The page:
Resource partitioning in coprophagous beetles from sheep dung: Phenology and microhabitat preferences

Peter Sowig & Thomas Wassmer

Institute of Biology I (Zoology), Albert-Ludwigs-University, Freiburg i. Brg., Germany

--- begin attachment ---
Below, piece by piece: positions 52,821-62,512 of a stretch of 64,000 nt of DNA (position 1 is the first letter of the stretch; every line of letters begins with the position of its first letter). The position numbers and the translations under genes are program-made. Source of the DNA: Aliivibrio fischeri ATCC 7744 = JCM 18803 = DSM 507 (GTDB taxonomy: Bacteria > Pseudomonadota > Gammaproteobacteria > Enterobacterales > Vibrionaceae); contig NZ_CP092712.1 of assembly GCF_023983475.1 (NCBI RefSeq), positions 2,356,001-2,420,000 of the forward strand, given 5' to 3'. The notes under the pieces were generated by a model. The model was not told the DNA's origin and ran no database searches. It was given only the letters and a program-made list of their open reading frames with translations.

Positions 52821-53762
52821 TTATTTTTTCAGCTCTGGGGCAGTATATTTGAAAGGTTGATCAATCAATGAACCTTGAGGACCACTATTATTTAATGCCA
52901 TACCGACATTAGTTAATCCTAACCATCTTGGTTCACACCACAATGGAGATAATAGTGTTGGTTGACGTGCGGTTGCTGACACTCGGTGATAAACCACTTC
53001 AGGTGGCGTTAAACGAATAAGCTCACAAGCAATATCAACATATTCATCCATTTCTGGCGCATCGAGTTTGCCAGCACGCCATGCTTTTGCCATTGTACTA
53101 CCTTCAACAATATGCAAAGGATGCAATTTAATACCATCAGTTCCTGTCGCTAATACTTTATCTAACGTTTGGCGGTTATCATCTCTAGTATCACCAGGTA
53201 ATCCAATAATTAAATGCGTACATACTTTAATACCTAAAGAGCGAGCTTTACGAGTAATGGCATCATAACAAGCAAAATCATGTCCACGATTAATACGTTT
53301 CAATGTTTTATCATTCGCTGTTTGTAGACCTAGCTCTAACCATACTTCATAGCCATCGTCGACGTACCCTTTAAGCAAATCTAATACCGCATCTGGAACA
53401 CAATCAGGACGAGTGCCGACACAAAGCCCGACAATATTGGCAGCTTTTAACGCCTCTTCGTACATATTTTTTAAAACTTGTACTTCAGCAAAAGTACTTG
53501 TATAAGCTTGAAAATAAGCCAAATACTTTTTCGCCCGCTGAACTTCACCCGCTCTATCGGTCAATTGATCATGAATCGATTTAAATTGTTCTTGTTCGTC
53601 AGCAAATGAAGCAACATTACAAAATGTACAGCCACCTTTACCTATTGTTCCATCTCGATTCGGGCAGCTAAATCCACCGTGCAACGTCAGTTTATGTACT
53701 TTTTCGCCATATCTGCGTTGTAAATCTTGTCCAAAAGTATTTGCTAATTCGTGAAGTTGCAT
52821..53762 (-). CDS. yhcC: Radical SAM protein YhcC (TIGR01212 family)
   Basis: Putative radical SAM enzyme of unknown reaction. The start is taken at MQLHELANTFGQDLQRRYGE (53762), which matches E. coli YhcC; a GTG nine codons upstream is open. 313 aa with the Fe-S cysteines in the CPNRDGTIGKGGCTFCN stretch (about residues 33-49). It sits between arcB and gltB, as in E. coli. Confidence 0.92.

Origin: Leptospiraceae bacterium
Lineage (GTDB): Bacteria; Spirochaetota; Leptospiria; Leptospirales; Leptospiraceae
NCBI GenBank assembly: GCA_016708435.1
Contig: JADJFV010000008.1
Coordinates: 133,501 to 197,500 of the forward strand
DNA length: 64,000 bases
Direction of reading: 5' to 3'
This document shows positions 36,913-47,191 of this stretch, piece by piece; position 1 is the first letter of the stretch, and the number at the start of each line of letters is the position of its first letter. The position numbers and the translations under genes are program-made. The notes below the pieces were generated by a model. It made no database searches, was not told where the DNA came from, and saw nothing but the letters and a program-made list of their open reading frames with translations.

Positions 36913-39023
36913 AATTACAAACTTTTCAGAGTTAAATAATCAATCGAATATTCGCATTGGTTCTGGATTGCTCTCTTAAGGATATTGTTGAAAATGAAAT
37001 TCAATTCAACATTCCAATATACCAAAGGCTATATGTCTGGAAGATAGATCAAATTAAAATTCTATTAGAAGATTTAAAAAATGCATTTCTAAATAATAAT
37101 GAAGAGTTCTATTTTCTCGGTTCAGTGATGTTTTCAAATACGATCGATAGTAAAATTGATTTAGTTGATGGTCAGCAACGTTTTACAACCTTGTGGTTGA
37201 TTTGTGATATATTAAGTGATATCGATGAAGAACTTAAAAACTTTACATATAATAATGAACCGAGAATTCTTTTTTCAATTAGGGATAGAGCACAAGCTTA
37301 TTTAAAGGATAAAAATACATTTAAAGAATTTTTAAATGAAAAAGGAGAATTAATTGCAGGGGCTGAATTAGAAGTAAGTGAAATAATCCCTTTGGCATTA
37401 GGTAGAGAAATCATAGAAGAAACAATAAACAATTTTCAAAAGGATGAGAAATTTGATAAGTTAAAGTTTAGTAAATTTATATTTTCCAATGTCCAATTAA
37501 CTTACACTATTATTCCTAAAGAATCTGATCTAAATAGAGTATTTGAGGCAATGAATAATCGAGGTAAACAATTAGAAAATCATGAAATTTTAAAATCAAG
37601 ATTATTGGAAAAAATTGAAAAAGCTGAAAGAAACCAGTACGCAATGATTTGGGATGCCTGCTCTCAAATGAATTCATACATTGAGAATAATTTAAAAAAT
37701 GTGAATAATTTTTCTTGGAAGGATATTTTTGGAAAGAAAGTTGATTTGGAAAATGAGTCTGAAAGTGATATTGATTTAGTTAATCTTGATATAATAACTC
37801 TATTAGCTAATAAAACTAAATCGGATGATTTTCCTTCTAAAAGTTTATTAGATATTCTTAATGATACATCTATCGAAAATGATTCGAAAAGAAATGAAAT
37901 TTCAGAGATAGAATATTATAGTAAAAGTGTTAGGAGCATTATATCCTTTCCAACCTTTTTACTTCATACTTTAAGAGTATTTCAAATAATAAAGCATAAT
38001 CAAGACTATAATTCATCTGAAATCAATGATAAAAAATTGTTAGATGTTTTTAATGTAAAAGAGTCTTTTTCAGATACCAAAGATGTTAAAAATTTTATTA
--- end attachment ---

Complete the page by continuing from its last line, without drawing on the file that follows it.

On a pasture in SW-Germany coprophagous beetles (Scarabaeidae, Hydrophilidae: Sphaeridiinae and Staphylinidae: Oxytelinae) from sheep droppings were studied considering the following niche dimensions: season, size, type and water content of the dropping. 1. Phenological differences were found especially within endocoprid Scarabaeidae. Dominant Aphodius-species were clearly separated from each other by their phenology, while nearly all Hydrophilidae from the genus Cercyon and paracoprid Scarabaeidae were most abundant in May. 2. Sheep produce different types of droppings, either compact lumps or small pellets. The latter are mostly deposited in groups. Since these pellets dry out quickly, but rehydrate during rainfall, a high variability of humidity conditions makes pellets unattractive to many dung beetles. 3. Pairwise niche overlap indices in coprophagous beetles from sheep droppings were calculated regarding two niche dimensions: dropping size and water content. Cluster trees showed a clear distinction between species according to these microhabitat factors. Especially Hydrophilidae tend to avoid small droppings which might be due to unstable humidity conditions there. Mean intrageneric overlap within genera with more than one species was equal to or even higher than mean intergeneric overlap rates.

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